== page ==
Tuesday was a slightly shorter day for me in terms of talks as I had a couple meetings to attend. The first talk I attended was my colleague Kari Lock Morgan’s talk titled “Teaching PhD Students How to Teach” (in the “Teaching Outside the Box, Ever So Slightly (# 358)” session). The talk was about a class on teaching that she took as a grad student and now teaches at Duke. She actually started off by saying that she thought the title of her talk was misleading, as the talk wasn’t about teaching PhD students a particular way to teach, but instead about getting these students to think about teaching, which, especially in research universities, can take a backseat to research. This course features role playing office hours, video-taped teaching sessions which students then watch and critique themselves and each other, as well as writing and revising teaching statements. If you’re interested in creating a similar course, you can find her materials on her course webpage.
In the afternoon I attended part of the “The ‘Third’ Course in Applied Statistics for Undergraduates (#414)” session. The first talk titled “Statistics Without the Normal Distribution” by Monnie McGee started off by listing three “lies” and corresponding “truths”:
Lie: T-intervals are appropriate for n>30.
Truth: It’s time to retire the n>30 rule. (She referenced this paper by Tim Hesterberg.)
Lie: Use the t-distribution for small data sets.
Truth: Permutation distributions give exact p-values for small data sets.
Lie: If a linear regression doesn’t work, try a transformation.
Truth: The world is nonlinear and multivariate and dynamic. (I don’t think “try a transformation” should be considered a lie, perhaps a “lie” would be “If a linear regression doesn’t work, a transformation will always work.”)
McGee talked about how they’ve reorganized the curriculum at Southern Methodist University so that statistics students take a class on non-parametrics before their sampling course. This class covers rank and EDF-based procedures such as the Wilcoxon, signed rank, and Mann-Whitney tests as well as resampling methods which are especially useful for estimation of numerous features of a distribution, like the median, independently of the population distribution. The course uses the text by Higgins (Introduction to Modern Nonparametric Statistics) as well as a series of supplements (which I didn’t take notes on, but I’m sure she’d be happy to share the list with you if you’re interested). However she also mentioned that she is looking for an alternative textbook for the course. Pedagogically, the class uses just in time teaching methods – students read the material and complete warm up exercises before class each week, and class time is tailored to concepts that students appear to be struggling with based on their performance on the warm up exercises.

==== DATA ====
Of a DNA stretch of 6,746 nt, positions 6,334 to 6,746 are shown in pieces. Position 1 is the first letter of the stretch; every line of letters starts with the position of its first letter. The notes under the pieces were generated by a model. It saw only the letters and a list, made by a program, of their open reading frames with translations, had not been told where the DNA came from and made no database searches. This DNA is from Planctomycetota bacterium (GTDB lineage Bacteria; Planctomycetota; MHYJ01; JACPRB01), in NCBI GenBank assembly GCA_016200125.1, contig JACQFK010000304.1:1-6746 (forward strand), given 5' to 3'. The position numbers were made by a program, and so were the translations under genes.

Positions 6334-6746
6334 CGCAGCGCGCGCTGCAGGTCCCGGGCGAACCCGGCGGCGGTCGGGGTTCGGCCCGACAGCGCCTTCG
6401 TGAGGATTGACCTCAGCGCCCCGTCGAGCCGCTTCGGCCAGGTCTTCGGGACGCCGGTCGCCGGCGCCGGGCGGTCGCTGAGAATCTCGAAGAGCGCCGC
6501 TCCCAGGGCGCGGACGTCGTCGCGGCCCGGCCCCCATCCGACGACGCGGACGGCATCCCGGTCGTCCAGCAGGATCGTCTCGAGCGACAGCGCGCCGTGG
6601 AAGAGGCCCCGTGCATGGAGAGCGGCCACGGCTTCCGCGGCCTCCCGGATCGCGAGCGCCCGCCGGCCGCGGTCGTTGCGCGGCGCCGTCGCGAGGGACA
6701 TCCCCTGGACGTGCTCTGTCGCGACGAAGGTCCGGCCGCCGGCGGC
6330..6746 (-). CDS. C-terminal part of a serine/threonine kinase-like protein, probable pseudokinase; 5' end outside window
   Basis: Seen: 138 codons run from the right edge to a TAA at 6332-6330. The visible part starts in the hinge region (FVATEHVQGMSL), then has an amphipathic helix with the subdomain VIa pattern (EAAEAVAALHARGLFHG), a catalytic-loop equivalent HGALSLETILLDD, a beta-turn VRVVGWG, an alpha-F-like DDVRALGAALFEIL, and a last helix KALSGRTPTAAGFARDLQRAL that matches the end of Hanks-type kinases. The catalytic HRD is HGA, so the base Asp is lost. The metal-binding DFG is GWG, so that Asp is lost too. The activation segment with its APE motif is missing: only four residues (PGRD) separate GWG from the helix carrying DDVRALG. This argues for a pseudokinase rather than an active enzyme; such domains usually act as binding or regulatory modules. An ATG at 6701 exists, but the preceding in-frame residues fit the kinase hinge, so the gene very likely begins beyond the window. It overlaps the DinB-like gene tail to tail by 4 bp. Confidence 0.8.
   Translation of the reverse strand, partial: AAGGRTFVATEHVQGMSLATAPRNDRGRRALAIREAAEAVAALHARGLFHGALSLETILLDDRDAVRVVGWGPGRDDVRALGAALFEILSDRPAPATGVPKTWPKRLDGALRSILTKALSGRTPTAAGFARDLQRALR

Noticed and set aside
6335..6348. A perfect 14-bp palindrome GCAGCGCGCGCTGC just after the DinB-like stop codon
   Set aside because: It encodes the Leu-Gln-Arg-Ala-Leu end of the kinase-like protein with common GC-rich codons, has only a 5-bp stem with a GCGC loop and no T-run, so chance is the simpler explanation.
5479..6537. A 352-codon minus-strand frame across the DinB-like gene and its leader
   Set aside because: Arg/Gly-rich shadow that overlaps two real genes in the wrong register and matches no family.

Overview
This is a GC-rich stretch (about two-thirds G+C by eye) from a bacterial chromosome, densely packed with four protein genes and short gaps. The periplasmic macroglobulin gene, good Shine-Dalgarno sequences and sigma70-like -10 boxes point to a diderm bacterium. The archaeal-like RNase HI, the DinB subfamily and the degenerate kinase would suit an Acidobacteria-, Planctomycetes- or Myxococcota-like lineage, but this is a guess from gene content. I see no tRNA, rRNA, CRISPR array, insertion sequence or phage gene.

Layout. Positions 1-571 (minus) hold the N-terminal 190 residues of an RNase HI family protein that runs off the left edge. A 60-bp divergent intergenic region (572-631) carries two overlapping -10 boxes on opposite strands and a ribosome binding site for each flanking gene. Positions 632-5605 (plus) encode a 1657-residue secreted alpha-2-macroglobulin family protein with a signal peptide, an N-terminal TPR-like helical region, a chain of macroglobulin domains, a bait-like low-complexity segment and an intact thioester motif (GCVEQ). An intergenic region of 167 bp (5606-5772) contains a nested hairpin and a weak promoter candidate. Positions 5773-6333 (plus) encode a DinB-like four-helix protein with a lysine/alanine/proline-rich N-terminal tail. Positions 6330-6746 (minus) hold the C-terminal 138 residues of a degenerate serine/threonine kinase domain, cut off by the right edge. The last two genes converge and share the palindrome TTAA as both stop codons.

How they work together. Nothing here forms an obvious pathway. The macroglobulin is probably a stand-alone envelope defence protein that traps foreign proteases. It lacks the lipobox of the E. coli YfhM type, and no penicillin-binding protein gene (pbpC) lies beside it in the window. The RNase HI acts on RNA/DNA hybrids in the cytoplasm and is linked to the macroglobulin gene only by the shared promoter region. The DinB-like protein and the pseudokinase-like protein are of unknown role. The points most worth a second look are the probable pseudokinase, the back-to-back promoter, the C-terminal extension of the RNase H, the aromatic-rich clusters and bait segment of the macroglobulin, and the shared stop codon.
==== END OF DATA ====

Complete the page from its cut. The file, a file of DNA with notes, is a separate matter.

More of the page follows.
The second talk in the session titled “Nonlinear, Non-Normal, Non-Independent?” was given by Alison Gibbs. Gibbs also described a course that focuses on models for situations when classical regression assumptions aren’t met. She gave examples from a case study on HPV vaccinations that she uses in this class (I believe the data come from this paper). She emphasized the importance of introducing datasets that are interesting, controversial, authentic, and that lend themselves to asking compelling questions. She also mentioned that she doesn’t use a textbook for this class, and finds this liberating. While I can see how not being tied to a textbook would be liberating, I can’t help but think some students might find it difficult to not have a reference – especially those who are struggling in the class. However I presume this issue can be addressed by providing the students with lecture notes and other resources in a very organized fashion. I have to admit that I was hoping that I would hear Gibbs talk about her MOOC at this conference as I am gearing up to teach a similar MOOC next year. Perhaps I should track her down and pick her brain a bit…
At this point I ducked out of this session to see my husband Colin Rundel’s talk in the “Statistical Computing: Software and Graphics (#430)” session. His talk was on a new R package that he is working on (RcppGP) to improve the performance of Gaussian process models using GPU computing. He started with a quote: “If the computing complexity is linear, you’re OK; if quadratic, pray; if cubic, give up.” Looks like he and other people working in this area are not willing to give up quite yet. If you’re interested in his code and slides, you can find them at his GitHub page.
The sessions on my agenda for tomorrow are:
10:30am: Topics in Statistical Graphics (#543) - specifically the talk on the visreg package as I’m looking for good (and simple) visualizations for simple and multiple regression that I can use in my introductory statistics course.
4pm: COPSS Awards and Fisher Lecture: From Fisher to Big Data: Continuities and Discontinuities (#612)